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Interpreting the Bible: A Concise Plan

-Assumes that God communicates (speaks and acts) through Scripture; here we find
Word of God
-Uniqueness of Christ and Spirit in revealing God, including their presence in Scripture
-Analogical Language-human language, because it is human–and limited–cannot
perfectly depict God, because He is beyond us
-Clarity and unity of Scripture
-Scripture must be interpreted; exēgeisthai to interpret (infinitive)
-Exegesis is not hermeneutics, but hermeneutics must always be grounded in exegesis.
-Determining the original meaning of the text is the basic objective
-Working with original languages is best
-There is value in historical-criticism and rationality, even in a scientific perspective, but
this must be balanced by the truths of post-modern horizons of the reader, of non-
foundationalism; of piety; of the authority of Scripture; of the basic historicity of the text;
of unavoidable presuppositions.
-Correspondence between experience and reality (Critical Realism of NT Wright)
-Control Beliefs can be a foundation, but should be viewed in the context of Non-

  1. Establish the text.
    a. Do the work of textual criticism from the best and earliest MSS.
    b. At least look at good English translations to see what footnotes may say.
  2. Make a provisional, preliminary translation.
    a. If you work in Greek, attempt to do your own work.
    b. Compare as many good English translations as possible.
  3. Analyze sentence structures, syntax, grammar.
    a. Diagram sentences; clauses, phrases, verbs, adverbs, adjectives, pronouns
    b. Understand English grammar of the sentences in translations.
  4. Analyze significant words.
    a. There are many outstanding resources for word study.
    b. Attempt to see the difference between synchronic and diachronic uses.
  5. Consider the literary context. Look for:
    a. Flow of Thought
    b. What does each sentence mean in its natural context?
    c. Immediate context, sentences, pericope, book context, authorial context,
    biblical context.
    d. Look for literary conventions; styles; rhetorical devices.
  6. Consider the course of the argument in the entire biblical book you are addressing
    and how your passage fits into the course of the argument. What role does it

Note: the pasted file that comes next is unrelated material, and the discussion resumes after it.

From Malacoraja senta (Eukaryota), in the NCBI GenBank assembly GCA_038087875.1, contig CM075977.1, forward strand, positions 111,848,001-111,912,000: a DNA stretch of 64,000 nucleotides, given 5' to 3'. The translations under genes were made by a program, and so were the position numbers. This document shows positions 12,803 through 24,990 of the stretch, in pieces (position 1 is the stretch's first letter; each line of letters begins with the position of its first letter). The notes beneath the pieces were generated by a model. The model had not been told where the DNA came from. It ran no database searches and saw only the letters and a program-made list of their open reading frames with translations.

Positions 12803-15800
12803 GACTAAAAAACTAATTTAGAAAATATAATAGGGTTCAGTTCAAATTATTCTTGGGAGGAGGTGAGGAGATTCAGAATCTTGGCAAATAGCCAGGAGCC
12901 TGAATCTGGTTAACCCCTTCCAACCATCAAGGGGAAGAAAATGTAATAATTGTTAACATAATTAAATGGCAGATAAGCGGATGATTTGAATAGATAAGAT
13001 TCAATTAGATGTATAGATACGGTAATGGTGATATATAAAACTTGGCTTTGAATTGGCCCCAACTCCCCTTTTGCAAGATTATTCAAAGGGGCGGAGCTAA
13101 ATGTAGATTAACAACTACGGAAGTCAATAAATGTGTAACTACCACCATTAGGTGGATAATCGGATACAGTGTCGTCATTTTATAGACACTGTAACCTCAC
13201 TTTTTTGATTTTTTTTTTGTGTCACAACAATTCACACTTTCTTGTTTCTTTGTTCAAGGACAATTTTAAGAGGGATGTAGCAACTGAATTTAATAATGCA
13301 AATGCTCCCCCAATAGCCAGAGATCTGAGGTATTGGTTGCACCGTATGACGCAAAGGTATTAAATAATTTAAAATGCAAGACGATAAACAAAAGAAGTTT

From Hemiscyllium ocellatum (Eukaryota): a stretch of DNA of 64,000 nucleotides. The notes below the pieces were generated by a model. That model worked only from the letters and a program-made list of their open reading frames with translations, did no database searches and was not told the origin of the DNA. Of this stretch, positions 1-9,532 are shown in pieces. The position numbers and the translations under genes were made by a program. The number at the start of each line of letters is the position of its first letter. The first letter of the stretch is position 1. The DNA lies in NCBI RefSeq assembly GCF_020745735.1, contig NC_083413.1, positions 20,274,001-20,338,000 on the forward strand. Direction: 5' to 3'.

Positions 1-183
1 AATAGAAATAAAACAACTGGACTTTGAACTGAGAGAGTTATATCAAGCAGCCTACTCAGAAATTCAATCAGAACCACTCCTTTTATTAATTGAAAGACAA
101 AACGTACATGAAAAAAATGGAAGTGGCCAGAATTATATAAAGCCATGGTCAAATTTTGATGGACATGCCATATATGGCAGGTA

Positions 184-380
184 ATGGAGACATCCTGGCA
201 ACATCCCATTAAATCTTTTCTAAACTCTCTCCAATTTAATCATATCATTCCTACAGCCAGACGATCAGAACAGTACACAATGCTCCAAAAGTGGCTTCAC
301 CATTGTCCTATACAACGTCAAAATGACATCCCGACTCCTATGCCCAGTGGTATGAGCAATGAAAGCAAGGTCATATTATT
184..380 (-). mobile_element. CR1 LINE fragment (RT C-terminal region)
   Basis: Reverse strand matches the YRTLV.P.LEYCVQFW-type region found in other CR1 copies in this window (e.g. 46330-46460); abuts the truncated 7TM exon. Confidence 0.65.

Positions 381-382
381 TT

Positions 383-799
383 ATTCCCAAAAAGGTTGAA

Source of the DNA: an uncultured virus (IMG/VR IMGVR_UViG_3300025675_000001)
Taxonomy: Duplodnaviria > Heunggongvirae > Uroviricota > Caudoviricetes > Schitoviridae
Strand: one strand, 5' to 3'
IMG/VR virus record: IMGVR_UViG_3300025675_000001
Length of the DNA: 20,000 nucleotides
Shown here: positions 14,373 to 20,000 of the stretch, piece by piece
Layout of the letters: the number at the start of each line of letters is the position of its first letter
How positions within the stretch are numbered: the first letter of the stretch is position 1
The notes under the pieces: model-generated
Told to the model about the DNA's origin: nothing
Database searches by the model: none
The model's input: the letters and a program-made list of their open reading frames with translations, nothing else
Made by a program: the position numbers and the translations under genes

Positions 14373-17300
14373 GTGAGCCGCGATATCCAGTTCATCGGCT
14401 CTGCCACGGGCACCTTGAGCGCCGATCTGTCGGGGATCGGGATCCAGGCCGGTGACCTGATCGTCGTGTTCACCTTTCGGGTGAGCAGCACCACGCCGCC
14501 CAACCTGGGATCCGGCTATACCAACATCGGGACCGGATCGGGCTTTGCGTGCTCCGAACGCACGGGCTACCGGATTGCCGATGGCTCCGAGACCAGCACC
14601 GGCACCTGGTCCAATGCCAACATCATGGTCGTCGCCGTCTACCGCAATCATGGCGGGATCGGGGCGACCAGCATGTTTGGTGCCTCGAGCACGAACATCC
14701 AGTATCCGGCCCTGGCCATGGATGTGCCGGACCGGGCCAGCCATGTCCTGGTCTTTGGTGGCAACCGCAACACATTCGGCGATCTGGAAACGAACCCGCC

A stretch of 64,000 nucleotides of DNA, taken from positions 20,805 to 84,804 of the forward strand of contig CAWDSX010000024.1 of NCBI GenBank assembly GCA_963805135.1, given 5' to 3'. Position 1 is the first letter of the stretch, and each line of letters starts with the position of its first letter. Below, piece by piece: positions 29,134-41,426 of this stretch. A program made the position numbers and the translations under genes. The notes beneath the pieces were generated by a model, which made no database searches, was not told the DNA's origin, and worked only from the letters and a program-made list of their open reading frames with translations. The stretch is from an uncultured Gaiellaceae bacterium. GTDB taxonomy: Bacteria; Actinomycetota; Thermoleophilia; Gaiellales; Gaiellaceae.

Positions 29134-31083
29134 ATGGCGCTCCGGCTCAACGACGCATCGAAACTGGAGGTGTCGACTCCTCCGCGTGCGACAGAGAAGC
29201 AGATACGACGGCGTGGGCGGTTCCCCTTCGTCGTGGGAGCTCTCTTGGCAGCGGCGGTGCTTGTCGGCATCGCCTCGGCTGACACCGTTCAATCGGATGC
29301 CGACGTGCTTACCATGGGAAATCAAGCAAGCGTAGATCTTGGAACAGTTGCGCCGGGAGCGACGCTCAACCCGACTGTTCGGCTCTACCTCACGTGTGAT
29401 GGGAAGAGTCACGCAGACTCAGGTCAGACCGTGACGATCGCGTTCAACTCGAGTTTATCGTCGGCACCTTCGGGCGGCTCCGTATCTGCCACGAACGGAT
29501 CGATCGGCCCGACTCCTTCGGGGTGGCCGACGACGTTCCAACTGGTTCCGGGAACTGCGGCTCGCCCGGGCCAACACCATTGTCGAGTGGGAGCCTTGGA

7. Consider the specific literary genre of your text and elements of genre that impact
    understanding. In addition, was the passage intended to be taken as instructive,
    encouraging, motivational, rebuke, etc.?
  8. Study the general historical-cultural context.
    a. The ideal here would be to read primary literature if possible.
    b. Many good secondary sources exist.
    c. Understand the Hellenistic/Roman context.
    d. Understand the Jewish context.
    e. Consider worldview and social, political, geographical, economic,
    religious, behavioural factors,
  9. Evaluate the specific historical-cultural situation of your text, including the
    specific Hellenistic/Roman context, Jewish context, local context, and early
    church context.
    a. Usually commentaries do this quite well.
    b. Be aware of the biblical history.
    c. Would be the impact of the passage given the specific historical-cultural
  10. Consider the author’s social/cultural historical situation, the circumstances driving
    him to write or the influences on him as he wrote.
  11. Consider the larger biblical/canonical/theological context and the specific
    biblical/theological context of the book you are studying as background to the
    text. How do biblical and theological ideas and themes speak to the meaning of
    this text? How does the grand salvific narrative impact, and how is it impacted by
    your text? How does God’s nature, His Trinitarian character, His whole series of
    creative redeeming acts, His general trending interactions with human beings
    impact your understanding of what you read? How does what you read fit into
    the grand revelation by God of Himself? How does the mission, ministry,
    teaching, and example of Jesus Christ speak to the meaning and application of the
    text you are considering? How the Spirit’s interactions with and goals for
    humankind (e.g., the fruit of the Spirit) speak to the meaning and application of
    the text you are considering?
  12. Consider the passage in terms of its interpretive history.
  13. Recognize the presence of the hermeneutical circle. You launch into
    understanding at some point and allow larger contexts to speak to the meanings of
    small units like words, and you allow the meanings of smaller units to speak to
    your understanding of larger contexts. Your prior understanding of God influences the ways you read Scripture, and your act of reading Scripture influences your understanding of God. All understanding requires some sort of prior understanding, and more understanding changes the understanding you have when you approach anew any text.

Bibliographical Resources: Http://
Books on Exegesis
Blomberg, Craig with Jennifer Foutz Markley. A Handbook of New Testament Exegesis,
(Grand Rapids, Michigan: Baker Academic Press, 2010).

Fee, Gordon. New Testament Exegesis: A Handbook for Students and Pastors. Third
Edition. (Philadelphia: Westminster/John Know Press, 2002).
Hayes, John H. and Holladay, Carl R. Biblical Exegesis: A Beginner’s Handbook.
(Philadelphia: Westminster/John Knox Press, 1987).
Marshall, I. Howard, Editor. New Testament Interpretation: Essays on Principles and
. (Grand Rapids, Michigan: William B. Eerdmans Publishing Company,
Stuart, Douglas. Old Testament Exegesis: A Primer for Students and Pastors. Fourth
. (Philadelphia: Westminister/John Knox Press, 2009.)

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